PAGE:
Keeping power was a major blessing. Having unexpected time together as a family was, surprisingly, a treat. (Imagine that - my teens were quite pleasant and we enjoyed each other very much.)  And keeping work on schedule via the internet was pretty darned significant to the Knitternall family budget.
I want chickens. There. I said it again. (Hello, City Council?)

Farmers  feel a deep, abiding connection to land that is hard for city dwellers to  understand. My ancestors came to America from Ireland after their land let them down catastrophically, during the infamous potato famine of the late 1800's. Here, they couldn't afford to purchase new land, so sank their roots into shrimp fishing and subsistence vegetable gardens in small bungalows tucked into the outskirts of whatever city they could find work in.
I'm relocating my garden to the front yard ... maybe this year, it'll have enough sunlight to look this good.

That land memory calls to me constantly. It's why I want to dig in the dirt, raise food, have chickens, do things myself, and stay home.

I saw a photo in this Sunday's New York Times Magazine insert for some luxury property on the Hudson River "just 2 hours from New York City." That estate called to me, more because of its location on the river and beautiful grounds than for the rather ridiculous size of the house (8 bedrooms and 5 baths - yikes.)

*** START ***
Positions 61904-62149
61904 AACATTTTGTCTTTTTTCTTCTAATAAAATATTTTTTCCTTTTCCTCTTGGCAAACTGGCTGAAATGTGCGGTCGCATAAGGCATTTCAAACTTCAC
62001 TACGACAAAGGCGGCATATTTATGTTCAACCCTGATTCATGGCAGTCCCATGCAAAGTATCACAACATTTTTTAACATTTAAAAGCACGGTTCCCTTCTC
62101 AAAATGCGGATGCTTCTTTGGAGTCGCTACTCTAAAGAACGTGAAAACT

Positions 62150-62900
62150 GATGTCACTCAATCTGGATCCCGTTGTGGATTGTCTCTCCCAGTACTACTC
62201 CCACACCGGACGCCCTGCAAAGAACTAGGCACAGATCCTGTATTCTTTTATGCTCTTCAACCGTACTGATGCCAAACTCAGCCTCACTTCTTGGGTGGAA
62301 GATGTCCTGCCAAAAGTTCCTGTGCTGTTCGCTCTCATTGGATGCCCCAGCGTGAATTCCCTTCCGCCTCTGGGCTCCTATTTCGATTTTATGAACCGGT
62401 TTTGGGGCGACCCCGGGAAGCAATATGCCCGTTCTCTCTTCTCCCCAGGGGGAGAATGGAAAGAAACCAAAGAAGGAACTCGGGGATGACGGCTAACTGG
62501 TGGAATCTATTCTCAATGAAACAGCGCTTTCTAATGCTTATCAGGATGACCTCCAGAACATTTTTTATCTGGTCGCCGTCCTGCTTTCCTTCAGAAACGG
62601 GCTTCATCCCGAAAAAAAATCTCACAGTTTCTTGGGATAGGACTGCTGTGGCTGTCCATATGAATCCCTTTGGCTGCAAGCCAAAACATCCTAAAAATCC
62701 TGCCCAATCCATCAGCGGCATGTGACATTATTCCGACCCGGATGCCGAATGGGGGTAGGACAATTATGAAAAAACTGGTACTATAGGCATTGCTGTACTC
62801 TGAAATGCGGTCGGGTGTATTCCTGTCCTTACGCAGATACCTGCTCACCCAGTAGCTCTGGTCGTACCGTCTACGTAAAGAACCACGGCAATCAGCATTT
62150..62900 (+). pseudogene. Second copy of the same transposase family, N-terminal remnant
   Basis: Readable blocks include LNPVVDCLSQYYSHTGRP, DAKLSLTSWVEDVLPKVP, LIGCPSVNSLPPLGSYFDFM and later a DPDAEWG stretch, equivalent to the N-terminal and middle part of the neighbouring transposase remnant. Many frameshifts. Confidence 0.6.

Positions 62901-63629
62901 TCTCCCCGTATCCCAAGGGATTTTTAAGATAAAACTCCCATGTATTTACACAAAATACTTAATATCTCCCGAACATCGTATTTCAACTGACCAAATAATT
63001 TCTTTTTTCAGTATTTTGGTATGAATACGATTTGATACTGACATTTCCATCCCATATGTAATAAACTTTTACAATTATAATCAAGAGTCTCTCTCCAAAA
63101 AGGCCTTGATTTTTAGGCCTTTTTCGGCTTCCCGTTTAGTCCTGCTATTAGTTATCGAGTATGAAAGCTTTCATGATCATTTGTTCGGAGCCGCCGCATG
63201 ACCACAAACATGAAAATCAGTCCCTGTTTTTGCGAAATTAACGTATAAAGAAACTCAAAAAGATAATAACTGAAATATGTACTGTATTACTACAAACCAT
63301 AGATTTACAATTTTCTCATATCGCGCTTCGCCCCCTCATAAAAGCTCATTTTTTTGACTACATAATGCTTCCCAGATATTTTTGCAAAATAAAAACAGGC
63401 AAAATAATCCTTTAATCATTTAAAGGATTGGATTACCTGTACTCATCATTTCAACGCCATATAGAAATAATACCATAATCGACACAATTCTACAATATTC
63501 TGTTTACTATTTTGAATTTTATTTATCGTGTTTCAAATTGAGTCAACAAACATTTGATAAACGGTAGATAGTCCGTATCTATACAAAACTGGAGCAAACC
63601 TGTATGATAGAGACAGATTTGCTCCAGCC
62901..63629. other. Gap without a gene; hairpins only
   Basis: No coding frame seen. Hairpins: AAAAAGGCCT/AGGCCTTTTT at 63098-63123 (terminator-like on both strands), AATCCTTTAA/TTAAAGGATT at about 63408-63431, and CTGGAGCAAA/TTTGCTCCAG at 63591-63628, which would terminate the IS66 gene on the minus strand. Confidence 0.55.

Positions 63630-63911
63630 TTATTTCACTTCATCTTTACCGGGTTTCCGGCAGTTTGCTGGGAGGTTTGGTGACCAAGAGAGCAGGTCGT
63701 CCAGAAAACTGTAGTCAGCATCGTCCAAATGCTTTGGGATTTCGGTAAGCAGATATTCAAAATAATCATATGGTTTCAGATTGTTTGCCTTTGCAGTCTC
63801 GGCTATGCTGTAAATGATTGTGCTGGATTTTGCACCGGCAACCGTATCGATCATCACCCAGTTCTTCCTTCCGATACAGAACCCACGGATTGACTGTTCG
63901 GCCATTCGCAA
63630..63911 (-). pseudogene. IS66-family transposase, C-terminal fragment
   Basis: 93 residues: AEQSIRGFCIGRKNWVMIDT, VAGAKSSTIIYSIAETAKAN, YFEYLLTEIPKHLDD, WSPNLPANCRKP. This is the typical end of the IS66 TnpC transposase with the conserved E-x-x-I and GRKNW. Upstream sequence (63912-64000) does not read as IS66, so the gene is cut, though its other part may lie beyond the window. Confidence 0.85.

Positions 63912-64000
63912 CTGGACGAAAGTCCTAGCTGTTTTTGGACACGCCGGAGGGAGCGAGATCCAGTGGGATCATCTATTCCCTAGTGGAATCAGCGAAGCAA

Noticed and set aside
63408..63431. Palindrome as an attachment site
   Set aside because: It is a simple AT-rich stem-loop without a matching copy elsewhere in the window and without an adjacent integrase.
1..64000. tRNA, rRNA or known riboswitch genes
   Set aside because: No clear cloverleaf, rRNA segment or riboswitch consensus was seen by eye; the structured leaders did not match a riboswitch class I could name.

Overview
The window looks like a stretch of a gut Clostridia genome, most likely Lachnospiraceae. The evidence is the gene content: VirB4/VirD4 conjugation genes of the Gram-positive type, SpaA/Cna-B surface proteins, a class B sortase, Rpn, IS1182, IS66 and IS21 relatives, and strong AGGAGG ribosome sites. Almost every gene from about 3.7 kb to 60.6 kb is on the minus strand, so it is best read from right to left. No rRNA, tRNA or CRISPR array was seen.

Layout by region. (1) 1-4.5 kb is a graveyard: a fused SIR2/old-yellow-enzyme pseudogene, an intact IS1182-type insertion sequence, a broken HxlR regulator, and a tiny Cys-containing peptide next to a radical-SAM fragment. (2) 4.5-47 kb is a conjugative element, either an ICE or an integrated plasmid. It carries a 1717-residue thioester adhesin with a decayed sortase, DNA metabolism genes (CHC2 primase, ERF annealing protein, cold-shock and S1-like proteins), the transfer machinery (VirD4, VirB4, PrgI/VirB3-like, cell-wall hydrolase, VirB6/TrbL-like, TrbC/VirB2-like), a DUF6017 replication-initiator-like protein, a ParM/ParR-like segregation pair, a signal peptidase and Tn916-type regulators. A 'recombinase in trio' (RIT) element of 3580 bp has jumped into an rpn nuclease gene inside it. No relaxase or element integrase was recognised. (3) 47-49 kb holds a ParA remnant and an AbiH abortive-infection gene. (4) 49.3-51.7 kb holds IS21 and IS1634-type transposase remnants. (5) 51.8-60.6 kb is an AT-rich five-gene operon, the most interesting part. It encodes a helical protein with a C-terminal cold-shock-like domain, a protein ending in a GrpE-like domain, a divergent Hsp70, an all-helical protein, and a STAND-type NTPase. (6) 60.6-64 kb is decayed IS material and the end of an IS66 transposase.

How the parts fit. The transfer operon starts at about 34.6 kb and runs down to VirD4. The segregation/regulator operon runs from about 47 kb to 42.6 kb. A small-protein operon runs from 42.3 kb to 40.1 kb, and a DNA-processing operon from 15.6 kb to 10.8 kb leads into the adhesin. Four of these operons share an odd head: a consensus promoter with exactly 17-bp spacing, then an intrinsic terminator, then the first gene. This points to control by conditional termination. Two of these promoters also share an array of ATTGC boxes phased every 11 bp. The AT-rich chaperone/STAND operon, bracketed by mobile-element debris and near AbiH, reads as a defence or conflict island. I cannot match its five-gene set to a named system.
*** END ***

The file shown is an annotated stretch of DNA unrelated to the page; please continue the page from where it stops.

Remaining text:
We had to stay home last week.
What a rare gift.

North Georgia College sees its share of snow - yet another reason our son is glad he's heading "north" for college.

Wednesday, January 12, 2011

Change is good.

January 28 will be my last day at Dunwoody Nature Center.

Difficult decision. Right thing to do.

I have been blessed in so many ways during my five+-year tenure, manning the administration desk at this vibrant, essential environmental education centerpiece in Dunwoody.  The executive director and board gave me free reign to develop new systems and procedures and every day brought encounters with visitors and friends coming to Dunwoody Park for hiking, walking their dogs, bringing their children to classes and camps, and volunteering. What a great job! Where else can you go to work in shorts and jeans, take a walk in the woods while you work out a solution to something, play with young children eager to explore the great outdoors, and help preserve a precious bit of greenspace in our increasingly urban community?

As the organization finalizes its strategic plan and begins some dynamic new changes, I decided it was time to turn the reins to someone else, who can be a part of those changes and help Dunwoody Nature Center evolve into something even more wonderful.

In the short term, I'll focus on freelance writing (quite a full docket for the near future) and Preschool Phonics. I'll also watch for the next opportunity, whether more freelance clients or .... who knows?

Change is good.

Monday, January 10, 2011

Top Ten Ways to Spend the First (of Many) Snow Days At Home.

1. Compel son to complete scholarship applications, pleas for recommendation letters, and list of medical forms required for some of the scholarships.
2. Make daughter wear ski bibs to play in snow (glare), snow boots ("they're clunky!"), snow hat ("it's too big!"), and multiple layers underneath ("it's too hot!") everything before heading out to sled.
3. Collect wet coats, gloves, hats, undergarments and dry; repeat five times during day while teens play in snow.
4. Simmer pot of Sandy's Chowder all day and eat when hungry.
5. Prep for next five weeks of Preschool Phonics.